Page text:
A wide variety of risk factors, including diet, smoking, alcohol, occupation exposures, radiation, infections, allergies, head trauma, and family history are being intensively investigated for their role in brain tumors. In recent years, a greater focus is being directed at inherited polymorphisms in genes related to carcinogen metabolism, and DNA repair, as well as, gene environment interactions. The relative rarity of brain tumors makes the assembly of large cohort studies difficult and, therefore, most commonly these analytic studies use the case-control approach.
Bacterial or viral pathogens or abnormal mechanical stress) that have both short- and long-term effects. Furthermore, some signals may initiate a long-term detrimental effect, such as in disease states, cancer pathogenesis, viral or bacterial infection, or genetic disorders that increase the extent of cell death or adherent cell behavior. Other signals may be short term, including synaptic transmission in nerves, transient nitric oxide bursts from endothelial cells, and contractile activation by smooth muscle cells. Such signals may also produce host physiological responses, e.g., eating of a hot pepper causing perspiration due to activation of the vanilloid-1 receptor in peripheral neurons inflammatory responses ranging from activation of eisonophils due to anaphalaxis allergic reaction to antigens such as pollens, pet dander, or other sensitizing chemicals or signals that control cell cycles coinciding with aging and or cell turnover.
The vaccine industry has seen the emergence of new processes for production utilizing serum-free culture systems. In many cases the traditional method of production has led to many problems including adverse allergic reactions (e.g., from chick eggs used to propagate the virus) to the transfer of biological contaminants from animal components used in the process. Furthermore, many of the more traditional processes were inefficient and time-consuming. The use of animal cells for the production of vaccines alleviated some of these problems by allowing large-scale production with minimal supervision and monitoring. However, the use of serum in the culture medium was still required, which posed the threat of transferring contaminants to the end product. The recent advancements in serum-free formulations have reduced the dependence on serum in industrial-scale processes. This has allowed the minimization of potential contamination by adventitious agents.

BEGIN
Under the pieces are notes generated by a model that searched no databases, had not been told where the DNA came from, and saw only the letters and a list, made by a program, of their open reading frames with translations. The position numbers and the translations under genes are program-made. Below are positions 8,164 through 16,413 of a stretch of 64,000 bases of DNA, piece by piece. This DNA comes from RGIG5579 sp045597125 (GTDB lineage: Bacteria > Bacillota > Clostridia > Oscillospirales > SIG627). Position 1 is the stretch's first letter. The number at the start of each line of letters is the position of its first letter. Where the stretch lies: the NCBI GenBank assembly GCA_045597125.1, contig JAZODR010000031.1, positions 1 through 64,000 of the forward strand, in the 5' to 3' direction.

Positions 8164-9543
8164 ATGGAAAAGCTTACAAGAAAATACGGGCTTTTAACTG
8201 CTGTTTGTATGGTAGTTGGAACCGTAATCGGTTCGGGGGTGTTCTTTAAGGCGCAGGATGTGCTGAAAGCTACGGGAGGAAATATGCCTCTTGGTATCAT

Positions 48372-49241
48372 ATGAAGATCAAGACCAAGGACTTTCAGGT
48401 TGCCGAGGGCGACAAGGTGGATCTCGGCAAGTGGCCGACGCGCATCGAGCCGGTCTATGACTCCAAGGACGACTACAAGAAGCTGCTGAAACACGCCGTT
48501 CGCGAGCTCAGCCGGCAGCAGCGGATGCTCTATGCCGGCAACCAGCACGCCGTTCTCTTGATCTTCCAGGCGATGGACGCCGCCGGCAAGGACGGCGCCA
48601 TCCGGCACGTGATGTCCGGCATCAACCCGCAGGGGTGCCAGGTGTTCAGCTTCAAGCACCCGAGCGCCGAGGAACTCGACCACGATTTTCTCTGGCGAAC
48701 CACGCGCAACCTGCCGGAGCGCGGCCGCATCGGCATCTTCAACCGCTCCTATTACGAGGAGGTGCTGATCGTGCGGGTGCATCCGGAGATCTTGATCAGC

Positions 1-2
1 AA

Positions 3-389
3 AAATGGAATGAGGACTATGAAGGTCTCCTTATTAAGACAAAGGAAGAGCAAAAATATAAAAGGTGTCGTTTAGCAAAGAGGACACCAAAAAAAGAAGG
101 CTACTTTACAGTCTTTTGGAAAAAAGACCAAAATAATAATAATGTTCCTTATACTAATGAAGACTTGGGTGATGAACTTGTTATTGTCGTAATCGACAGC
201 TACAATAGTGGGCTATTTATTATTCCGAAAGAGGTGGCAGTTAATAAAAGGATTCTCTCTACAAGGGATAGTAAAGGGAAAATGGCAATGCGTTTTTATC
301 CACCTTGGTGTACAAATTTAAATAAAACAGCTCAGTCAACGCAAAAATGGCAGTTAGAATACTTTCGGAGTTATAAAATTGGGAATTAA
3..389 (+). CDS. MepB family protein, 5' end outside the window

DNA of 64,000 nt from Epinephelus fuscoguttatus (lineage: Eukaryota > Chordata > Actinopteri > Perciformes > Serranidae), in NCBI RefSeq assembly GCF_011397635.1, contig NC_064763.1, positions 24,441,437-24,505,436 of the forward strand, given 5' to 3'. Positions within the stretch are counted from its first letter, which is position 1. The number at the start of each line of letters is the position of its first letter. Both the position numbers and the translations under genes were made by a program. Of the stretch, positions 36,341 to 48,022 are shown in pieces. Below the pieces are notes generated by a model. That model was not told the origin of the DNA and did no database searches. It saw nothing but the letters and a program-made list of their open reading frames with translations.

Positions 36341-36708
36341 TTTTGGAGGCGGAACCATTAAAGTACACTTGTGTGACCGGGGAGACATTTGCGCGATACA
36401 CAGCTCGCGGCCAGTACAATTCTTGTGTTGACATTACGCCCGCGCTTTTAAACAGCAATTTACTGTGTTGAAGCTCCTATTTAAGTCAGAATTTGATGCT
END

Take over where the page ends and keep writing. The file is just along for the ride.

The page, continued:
The skin exerts a number of essential protective functions ensuring homeostasis of the whole body. In the present review barrier function of the skin, thermoregulation, antimicrobial defence and the skin-associated immune system are discussed. Barrier function is provided by the dynamic stratum corneum structure composed of lipids and corneocytes. The stratum corneum is a conditio sine qua non for terrestrial life. Impairment of barrier function can be due to injury and inflammatory skin diseases. Textiles, in particular clothing, interact with skin functions in a dynamic pattern. Mechanical properties like roughness of fabric surface are responsible for non-specific skin reactions like wool intolerance or keratosis follicu-laris. Thermoregulation, which is mediated by local blood flow and evaporation of sweat, is an important subject for textile-skin interactions. There are age-, gender- and activity-related differences in thermoregulation of skin that should be considered for the...
Bronchitis, asthma, emphysema and irreversible or persistent obstructive lung disease. In 1961 Orie(23) proposed the Dutch Hypothesis which stated that CNSLD represented different expressions of a single disease entity characterized by an hereditary predisposition to develop allergy and bronchial hyper reactivity in response to environmental factors. Prior to the discovery of the Cpn-asthma association, the pros and cons of the Dutch Hypothesis were fully debated without the hypothesis being proven or disproven.(9,10) It should be obvious to the reader of this review that the discovery of Cpn as a potential factor in asthma and COPD casts new light on the importance of examining the concept of CNSLD as a pathophysiologic entity.